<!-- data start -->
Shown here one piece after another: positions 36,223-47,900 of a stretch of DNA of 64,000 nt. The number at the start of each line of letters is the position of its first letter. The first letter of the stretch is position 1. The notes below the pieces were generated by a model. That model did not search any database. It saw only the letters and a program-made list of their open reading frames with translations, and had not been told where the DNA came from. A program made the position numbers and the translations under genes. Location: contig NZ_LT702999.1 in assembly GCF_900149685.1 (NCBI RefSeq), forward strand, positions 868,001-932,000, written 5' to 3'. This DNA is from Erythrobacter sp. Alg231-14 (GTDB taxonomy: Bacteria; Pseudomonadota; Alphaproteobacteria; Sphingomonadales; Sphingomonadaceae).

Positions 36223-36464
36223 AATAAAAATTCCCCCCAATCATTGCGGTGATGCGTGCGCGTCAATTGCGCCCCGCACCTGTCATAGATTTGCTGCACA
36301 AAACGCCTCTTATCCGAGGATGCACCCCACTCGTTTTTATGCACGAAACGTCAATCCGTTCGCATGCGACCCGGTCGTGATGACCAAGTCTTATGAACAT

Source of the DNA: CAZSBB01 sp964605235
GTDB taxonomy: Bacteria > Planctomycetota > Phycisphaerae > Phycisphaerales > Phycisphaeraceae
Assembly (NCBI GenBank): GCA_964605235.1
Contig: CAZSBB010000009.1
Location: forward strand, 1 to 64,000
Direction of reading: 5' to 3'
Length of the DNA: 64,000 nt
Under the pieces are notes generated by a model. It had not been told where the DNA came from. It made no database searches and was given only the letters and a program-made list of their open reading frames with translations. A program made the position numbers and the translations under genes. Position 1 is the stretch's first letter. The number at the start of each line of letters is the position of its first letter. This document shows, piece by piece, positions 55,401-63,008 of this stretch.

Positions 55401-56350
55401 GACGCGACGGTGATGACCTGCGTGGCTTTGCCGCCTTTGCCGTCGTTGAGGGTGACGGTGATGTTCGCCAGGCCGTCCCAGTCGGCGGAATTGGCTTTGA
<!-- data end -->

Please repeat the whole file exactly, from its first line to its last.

Shown here one piece after another: positions 36,223-47,900 of a stretch of DNA of 64,000 nt. The number at the start of each line of letters is the position of its first letter. The first letter of the stretch is position 1. The notes below the pieces were generated by a model. That model did not search any database. It saw only the letters and a program-made list of their open reading frames with translations, and had not been told where the DNA came from. A program made the position numbers and the translations under genes. Location: contig NZ_LT702999.1 in assembly GCF_900149685.1 (NCBI RefSeq), forward strand, positions 868,001-932,000, written 5' to 3'. This DNA is from Erythrobacter sp. Alg231-14 (GTDB taxonomy: Bacteria; Pseudomonadota; Alphaproteobacteria; Sphingomonadales; Sphingomonadaceae).

Positions 36223-36464
36223 AATAAAAATTCCCCCCAATCATTGCGGTGATGCGTGCGCGTCAATTGCGCCCCGCACCTGTCATAGATTTGCTGCACA
36301 AAACGCCTCTTATCCGAGGATGCACCCCACTCGTTTTTATGCACGAAACGTCAATCCGTTCGCATGCGACCCGGTCGTGATGACCAAGTCTTATGAACAT

Source of the DNA: CAZSBB01 sp964605235
GTDB taxonomy: Bacteria > Planctomycetota > Phycisphaerae > Phycisphaerales > Phycisphaeraceae
Assembly (NCBI GenBank): GCA_964605235.1
Contig: CAZSBB010000009.1
Location: forward strand, 1 to 64,000
Direction of reading: 5' to 3'
Length of the DNA: 64,000 nt
Under the pieces are notes generated by a model. It had not been told where the DNA came from. It made no database searches and was given only the letters and a program-made list of their open reading frames with translations. A program made the position numbers and the translations under genes. Position 1 is the stretch's first letter. The number at the start of each line of letters is the position of its first letter. This document shows, piece by piece, positions 55,401-63,008 of this stretch.

Positions 55401-56350
55401 GACGCGACGGTGATGACCTGCGTGGCTTTGCCGCCTTTGCCGTCGTTGAGGGTGACGGTGATGTTCGCCAGGCCGTCCCAGTCGGCGGAATTGGCTTTGA